Theatre III: Part II


05/02/2018

"Theatre III was the rebirth of what the theatre was before."

This article is a continuation from last month's article, "Throwback to Theatre III"

Michael "Mike" Kennedy was a former Theatre III participant, and later, a fundamental St. Ambrose theatre professor. In spring 1957, he acted in 12 Angry Men, the first Theatre III production on a 44-foot wide and 12-foot deep stage. It was built from scratch by Theatre III students in a lecture hall inside Lewis Hall. Kennedy also witnessed the transformation and termination of Theatre III in 1971.

"I think it was the solidification that we were going to start a theatre, and it has just continued," Kennedy said.

Though Theatre III did not have the luxuries of an auditorium or professional theatre, the people involved made the productions well worth watching. Wayne Loui initiated Theatre III and eventually founded an outdoor Webster College theatre troupe called Theatre Impact and taught at St. Louis University. There were also many other talents who graduated after involvement in Theatre III and went on to become theatre professionals.

Back in the Day

Scenes from Theatre III

The beginning of Theatre at Ambrose began with Theatre III. They produced several shows before becoming an academic department, some of which are featured here: 12 Angry Men and The Crucible. You may also recognize the interior of the Galvin Fine Arts Center from when it opened in 1971.

Some of those talents included:

Starting in 1970, Theatre III began to change. After a large donation, construction of the Galvin Fine Arts Center began, equipped with a full-fledged auditorium with 1,200 seats plus four bays available as seating or lecture halls.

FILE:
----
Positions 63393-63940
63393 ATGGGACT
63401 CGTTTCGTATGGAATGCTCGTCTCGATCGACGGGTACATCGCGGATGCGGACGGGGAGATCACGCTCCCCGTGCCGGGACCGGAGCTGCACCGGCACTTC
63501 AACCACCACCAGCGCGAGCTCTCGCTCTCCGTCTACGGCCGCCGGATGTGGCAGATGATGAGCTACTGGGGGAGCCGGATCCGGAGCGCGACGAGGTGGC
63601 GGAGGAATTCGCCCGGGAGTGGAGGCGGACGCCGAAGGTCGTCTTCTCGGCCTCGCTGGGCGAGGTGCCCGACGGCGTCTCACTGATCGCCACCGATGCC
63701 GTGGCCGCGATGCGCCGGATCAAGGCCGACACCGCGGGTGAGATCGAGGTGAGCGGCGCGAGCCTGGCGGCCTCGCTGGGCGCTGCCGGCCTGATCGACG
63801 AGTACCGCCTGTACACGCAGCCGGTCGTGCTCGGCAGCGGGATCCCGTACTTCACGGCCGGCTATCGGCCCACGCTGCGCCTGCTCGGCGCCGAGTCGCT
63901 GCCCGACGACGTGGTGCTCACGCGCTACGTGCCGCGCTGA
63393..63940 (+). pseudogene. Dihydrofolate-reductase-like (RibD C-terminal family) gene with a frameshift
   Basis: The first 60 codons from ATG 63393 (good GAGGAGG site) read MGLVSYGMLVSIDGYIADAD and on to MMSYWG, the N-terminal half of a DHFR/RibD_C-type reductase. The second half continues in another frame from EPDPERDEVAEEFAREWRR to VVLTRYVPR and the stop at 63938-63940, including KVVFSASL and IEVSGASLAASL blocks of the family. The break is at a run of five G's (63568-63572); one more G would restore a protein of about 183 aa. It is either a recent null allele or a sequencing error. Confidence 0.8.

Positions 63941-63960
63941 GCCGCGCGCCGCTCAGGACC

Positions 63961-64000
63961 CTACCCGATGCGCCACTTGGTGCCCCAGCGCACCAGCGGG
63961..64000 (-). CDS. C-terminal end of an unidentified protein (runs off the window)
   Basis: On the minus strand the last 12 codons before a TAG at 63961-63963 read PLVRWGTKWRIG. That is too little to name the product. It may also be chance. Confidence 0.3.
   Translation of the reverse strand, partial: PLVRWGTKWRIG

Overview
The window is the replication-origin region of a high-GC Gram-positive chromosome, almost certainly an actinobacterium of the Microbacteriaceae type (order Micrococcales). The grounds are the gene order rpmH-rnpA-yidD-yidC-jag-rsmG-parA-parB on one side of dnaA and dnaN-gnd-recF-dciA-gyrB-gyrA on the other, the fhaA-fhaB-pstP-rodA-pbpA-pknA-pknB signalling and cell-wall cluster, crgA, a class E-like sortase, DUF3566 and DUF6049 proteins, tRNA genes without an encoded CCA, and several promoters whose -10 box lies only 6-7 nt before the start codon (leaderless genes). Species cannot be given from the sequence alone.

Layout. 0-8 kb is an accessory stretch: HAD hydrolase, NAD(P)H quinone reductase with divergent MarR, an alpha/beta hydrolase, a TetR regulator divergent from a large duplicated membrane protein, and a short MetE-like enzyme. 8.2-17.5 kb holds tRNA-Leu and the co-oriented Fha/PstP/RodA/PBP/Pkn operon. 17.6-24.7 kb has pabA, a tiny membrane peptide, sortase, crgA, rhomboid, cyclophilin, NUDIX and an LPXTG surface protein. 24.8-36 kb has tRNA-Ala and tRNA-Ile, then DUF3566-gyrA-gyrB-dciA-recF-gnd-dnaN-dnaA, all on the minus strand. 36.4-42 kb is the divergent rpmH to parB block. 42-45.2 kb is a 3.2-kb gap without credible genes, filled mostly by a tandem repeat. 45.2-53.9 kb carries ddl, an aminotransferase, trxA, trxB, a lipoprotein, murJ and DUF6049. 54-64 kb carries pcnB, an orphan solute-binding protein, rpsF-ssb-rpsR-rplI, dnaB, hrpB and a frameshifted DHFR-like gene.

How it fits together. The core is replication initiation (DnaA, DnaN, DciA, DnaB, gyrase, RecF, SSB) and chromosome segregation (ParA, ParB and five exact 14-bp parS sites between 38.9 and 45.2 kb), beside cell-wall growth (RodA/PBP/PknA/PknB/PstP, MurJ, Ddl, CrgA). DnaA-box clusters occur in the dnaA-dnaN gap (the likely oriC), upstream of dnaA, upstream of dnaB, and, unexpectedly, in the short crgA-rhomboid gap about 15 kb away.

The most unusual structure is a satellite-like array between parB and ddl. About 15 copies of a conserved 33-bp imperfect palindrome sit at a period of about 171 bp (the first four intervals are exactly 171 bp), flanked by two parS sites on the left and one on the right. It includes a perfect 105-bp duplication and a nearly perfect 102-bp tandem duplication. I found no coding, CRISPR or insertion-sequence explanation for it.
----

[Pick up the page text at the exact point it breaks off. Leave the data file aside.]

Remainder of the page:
Some Theatre III students, such as Deborah Wiss, had the opportunity to assist in the building's development by choosing the theater's colors and décor. The $1.8 million Galvin Fine Arts Center formally opened May 8, 1971. See pictures of the April 1971 announcement

"It was wonderful," Wiss said. "But something was lost when we had to move from the intimate location. ‘Doing it all' went away, and people became more specialized. But that didn't make the new theatre any less important, or less wonderful."

Though Theatre III faded away, the memories and foundation it created for the SAU Theatre Department remain today. We are so thankful for these pioneers of our program showing today's students the history of their program, and how much hard work can truly make theatre an amazing and collaborative experience.


I think it was the same thing that happens today: We turned out people who were adaptable to anything in theatre. No matter how crude or tough the theatre is, if you have talent, you will turn out a pretty good show.

Mike Kennedy


Some of those talents included:

Starting in 1970, Theatre III began to change. After a large donation, construction of the Galvin Fine Arts Center began, equipped with a full-fledged auditorium with 1,200 seats plus four bays available as seating or lecture halls.

Some Theatre III students, such as Deborah Wiss, had the opportunity to assist in the building's development by choosing the theater's colors and décor. The $1.8 million Galvin Fine Arts Center formally opened May 8, 1971.

"It was wonderful," Wiss said. "But something was lost when we had to move from the intimate location. ‘Doing it all' went away, and people became more specialized. But that didn't make the new theatre any less important, or less wonderful."

Though Theatre III faded away, the memories and foundation it created for the SAU Theatre Department remain today. We are so thankful for these pioneers of our program showing today's students the history of their program, and how much hard work can truly make theatre an amazing and collaborative experience.

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